The Yankees teased in the ninth thanks to a Kelly Johnson single and a Brian McCann pinch-hit-by-pitch, but that didn’t go anywhere. Sometimes you just have to tip your cap to a pitcher for throwing a great game. Sometimes you have to look in the mirror and blame yourself for not rocking a guy like Miles Mikolas. Gross.
The Third Out
The sixth inning unraveled for Shane Greene and the Yankees in the blink of an eye. The young right-hander had the worst of his three career starts both in terms of results and stuff/command, as he struggled to locate just about all night. And yet, he held Texas to one infield defense-aided run in the first five innings (more on that in a bit). Then the sixth inning happened.
Greene started the inning with two quick outs before someone name Jake Smolinski singled on a ground ball back up the middle. Someone named Jim Adduci followed that with a walk, then Geovany Soto (I’ve heard of him!) slapped a broken bat single just over Wheeler and into left field for a game-tying single. Joe Girardi went to lefty specialist Matt Thornton at that point, and Thornton allowed run-scoring ground ball singles to (lefty) Rougned Odor and (lefty) Shin-Soo Choo. Lefty specialist: getting lefties out not required.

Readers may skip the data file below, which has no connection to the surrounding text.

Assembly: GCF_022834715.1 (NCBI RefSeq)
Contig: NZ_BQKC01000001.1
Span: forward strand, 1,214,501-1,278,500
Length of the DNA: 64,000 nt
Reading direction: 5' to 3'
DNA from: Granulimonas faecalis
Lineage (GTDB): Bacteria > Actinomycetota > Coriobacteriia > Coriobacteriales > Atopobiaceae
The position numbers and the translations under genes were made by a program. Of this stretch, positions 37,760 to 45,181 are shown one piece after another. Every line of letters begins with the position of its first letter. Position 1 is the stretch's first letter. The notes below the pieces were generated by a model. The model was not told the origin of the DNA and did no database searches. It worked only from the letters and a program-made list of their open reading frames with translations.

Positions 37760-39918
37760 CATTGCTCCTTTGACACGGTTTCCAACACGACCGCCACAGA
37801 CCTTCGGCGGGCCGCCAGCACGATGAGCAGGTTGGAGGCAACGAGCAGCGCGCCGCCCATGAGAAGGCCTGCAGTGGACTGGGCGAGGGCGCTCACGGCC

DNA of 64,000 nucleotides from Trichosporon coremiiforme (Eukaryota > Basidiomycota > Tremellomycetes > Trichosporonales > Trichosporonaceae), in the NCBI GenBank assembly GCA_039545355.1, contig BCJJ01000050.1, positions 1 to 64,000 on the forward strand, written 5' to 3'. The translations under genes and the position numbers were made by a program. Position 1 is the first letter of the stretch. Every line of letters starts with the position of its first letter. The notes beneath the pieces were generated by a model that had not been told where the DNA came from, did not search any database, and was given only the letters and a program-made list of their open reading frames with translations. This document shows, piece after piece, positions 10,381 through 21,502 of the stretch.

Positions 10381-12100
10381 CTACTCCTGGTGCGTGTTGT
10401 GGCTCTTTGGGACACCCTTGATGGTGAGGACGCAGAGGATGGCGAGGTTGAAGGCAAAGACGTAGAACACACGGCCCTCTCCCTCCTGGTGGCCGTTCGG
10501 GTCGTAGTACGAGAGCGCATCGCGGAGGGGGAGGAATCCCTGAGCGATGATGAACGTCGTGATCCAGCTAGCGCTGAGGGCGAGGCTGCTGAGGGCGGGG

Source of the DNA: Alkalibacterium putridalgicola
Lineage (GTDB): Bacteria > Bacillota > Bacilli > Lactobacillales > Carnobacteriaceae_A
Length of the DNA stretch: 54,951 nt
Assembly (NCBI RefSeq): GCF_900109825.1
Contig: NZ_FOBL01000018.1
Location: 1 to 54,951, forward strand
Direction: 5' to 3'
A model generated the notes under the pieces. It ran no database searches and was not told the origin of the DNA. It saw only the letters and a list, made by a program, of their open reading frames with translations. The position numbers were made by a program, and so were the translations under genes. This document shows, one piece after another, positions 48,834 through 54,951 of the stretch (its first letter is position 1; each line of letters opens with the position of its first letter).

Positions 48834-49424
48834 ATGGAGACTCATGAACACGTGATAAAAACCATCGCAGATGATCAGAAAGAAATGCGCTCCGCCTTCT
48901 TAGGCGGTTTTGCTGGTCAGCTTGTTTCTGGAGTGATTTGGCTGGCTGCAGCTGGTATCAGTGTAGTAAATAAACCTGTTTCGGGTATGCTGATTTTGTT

Adam Warren came out of the bullpen to record that elusive final out of the inning, but by then the damage had been done. The Yankees were up 2-1 and the bases were empty with two outs in the sixth, but the next five batters reached and suddenly that 2-1 lead was a 4-2 deficit. In hindsight, Girardi should have went straight to Warren after Smolinksi reached base. If you’re willing to use him down two runs in the sixth you might as well use him up one run instead.